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Relay For Life kicks off with excitement

One thing was certain: There was enough joy to go around.
Last week, the Relay For Life of Ennis kicked off its annual fundraising campaign, and in the depths of the coldest nights we’ve seen in some time, Dorie Miller Intermediate School was humming with life and activity. It was brimming with anxious excitement.

The Relay For Life is a big deal in this community, as it is in so many others in our state. More than 2,500 women in the state die annually to breast cancer alone, and thousands more men and women alike die to lung cancer, according to the state department of health and human services.

I have multiple cancers targeting different areas of the body in my family medical history. Many of you can likely identify with that, and while I’ve been fortunate enough to have my health, there are many more who don’t. For many of them, the Relay For Life and American Cancer Society are the biggest reasons why they are still around.

EISD Superintendent Barbara Qualls was there last week, sharing her own personal struggle with cancer and the hardships of dealing with the disease on her own. What amazed me most about her story was the simple fact she’s here to tell us about it and in a position of authority and influence in our local community.

From the stories of cancer in my own life, I know that recovering and returning to the workplace are by no means a given. In Qualls’ case, she was even back at work during the treatment process. That’s a testament to her determination to stay in control of life, cancer be damned.

It was when her story was laid bare in front of some of the people in Ennis who had not heard it before that the joy in that room was most evident.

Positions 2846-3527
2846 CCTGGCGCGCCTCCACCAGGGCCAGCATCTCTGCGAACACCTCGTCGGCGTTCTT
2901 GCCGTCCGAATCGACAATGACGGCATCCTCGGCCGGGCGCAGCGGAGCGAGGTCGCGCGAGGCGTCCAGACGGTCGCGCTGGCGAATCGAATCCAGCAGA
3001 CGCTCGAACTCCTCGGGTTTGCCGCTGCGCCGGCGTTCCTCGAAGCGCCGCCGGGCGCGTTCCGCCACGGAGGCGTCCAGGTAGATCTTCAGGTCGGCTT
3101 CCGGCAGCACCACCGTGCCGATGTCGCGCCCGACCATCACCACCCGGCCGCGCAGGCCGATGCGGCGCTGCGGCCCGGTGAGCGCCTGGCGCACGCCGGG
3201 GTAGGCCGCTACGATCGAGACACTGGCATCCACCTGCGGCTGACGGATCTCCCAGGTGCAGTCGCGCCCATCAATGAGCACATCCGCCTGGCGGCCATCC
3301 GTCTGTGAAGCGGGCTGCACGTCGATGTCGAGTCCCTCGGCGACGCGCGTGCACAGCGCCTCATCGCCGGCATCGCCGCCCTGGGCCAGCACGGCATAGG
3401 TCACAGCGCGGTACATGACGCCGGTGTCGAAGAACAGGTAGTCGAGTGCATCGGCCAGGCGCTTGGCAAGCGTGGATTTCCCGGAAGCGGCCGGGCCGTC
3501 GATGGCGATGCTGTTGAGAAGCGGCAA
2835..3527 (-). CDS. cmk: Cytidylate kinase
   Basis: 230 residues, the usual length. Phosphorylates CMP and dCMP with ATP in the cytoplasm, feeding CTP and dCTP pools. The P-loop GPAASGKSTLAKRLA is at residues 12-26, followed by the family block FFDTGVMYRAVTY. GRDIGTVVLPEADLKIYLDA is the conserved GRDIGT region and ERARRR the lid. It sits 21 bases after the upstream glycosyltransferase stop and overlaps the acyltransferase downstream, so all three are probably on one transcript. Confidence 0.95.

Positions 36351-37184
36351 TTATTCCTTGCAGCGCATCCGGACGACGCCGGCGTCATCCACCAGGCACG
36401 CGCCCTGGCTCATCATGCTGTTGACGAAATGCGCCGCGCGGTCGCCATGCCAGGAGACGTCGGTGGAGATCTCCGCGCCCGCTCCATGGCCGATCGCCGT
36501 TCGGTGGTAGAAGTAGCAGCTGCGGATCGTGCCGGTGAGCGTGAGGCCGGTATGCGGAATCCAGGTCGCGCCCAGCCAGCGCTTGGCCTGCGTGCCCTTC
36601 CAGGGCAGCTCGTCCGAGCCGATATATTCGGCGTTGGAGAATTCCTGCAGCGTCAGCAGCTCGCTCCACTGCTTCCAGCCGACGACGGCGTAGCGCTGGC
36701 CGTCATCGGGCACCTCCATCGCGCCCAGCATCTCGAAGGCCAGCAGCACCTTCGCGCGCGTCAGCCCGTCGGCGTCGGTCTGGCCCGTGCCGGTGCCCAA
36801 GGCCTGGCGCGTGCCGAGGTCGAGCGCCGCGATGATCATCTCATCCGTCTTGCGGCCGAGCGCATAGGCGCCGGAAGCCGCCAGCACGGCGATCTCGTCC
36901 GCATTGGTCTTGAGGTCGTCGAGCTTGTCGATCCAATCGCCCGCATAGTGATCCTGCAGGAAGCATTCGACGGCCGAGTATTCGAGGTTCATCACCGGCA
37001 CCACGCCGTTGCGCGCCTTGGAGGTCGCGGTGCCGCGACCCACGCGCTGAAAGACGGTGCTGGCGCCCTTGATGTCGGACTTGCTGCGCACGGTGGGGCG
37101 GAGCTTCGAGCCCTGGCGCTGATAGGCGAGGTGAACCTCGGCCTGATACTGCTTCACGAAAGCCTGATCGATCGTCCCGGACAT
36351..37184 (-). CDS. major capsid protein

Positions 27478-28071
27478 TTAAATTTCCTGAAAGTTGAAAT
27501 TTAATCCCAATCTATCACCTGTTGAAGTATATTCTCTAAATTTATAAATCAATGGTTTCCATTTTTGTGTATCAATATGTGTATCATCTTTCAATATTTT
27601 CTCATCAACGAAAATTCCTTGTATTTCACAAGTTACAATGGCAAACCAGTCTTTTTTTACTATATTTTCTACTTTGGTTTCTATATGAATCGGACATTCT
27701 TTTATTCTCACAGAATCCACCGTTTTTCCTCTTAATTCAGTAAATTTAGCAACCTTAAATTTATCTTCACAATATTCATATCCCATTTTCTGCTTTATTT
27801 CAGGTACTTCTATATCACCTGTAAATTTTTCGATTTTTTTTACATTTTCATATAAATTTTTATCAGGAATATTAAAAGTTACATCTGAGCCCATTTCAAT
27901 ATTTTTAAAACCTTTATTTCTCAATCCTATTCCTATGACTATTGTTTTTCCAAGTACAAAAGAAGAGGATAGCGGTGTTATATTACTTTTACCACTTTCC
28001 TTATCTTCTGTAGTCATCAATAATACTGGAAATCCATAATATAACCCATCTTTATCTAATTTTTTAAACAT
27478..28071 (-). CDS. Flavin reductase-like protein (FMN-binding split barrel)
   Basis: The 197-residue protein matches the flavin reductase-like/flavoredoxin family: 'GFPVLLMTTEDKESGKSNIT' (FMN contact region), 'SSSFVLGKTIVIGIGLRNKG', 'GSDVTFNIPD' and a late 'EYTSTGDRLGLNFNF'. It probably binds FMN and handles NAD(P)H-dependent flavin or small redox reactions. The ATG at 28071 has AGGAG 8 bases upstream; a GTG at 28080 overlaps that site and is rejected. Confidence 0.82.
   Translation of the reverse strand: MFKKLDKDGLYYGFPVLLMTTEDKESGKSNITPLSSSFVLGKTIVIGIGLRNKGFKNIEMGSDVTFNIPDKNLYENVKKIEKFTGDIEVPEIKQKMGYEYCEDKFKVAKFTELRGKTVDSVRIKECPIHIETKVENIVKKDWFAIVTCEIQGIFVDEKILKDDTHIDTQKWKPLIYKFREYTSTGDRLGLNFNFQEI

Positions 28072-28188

It was in the laughs from the other survivors in that middle school cafeteria. It was certainly in the applause when Qualls said the words “10 years cancer-free.” It was definitely there when she related that, even though she’s not glad she has had to deal with cancer in her life, she feels it’s made her a better person.

Stop for a second.

Read that again. It might take a second to come to a full appreciation of the message Qualls sent out over the airwaves, microphone in hand, in front of a small crowd of men and women at the Relay For Life kickoff. She said, in effect, that without cancer, she might not be the woman she is today.

Talk about a thought-provoking line of reasoning. Much the same as if I hadn’t walked into my journalism teacher’s classroom in college and challenged him to make me want to get into the business, she might not have had the strength to take her career where it has gone without the ultimatum cancer gave her.

Cancer has a way of grabbing you by the ear. “Get your life straight now while you can, because it could be gone before you know it.”
Qualls and the others who showed last Tuesday for the Relay For Life kickoff know that all too well. For them, taking part in the ACS’ annual effort is a given. The Relay For Life itself might not be the big hook — even though it’s easily the largest volunteer-based effort in the entire county every year — and if it isn’t, then the huge resource pool and sense of community that ACS provides likely is the big draw.

For people who have suffered with cancer, helped a loved one or been a caregiver for someone dealing with the disease, the ACS is a godsend.

We’ll be there at the Relay this year, come Hell or high water. We understand how meaningful the opportunity to share with other cancer survivors is for those who’ve lived through the disease, and we hold our community’s effort in the fight against cancer in the highest regard. There’s no shortage of pride, to go along with that joy, by the way. People here know why.

Nick is a supporter of the American Cancer Society and Relay For Life. He can be reached at nick@ennisdailynews.com.

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Posted by on Jan 19 2011. Filed under News. You can follow any responses to this entry through the RSS 2.0. Both comments and pings are currently closed.

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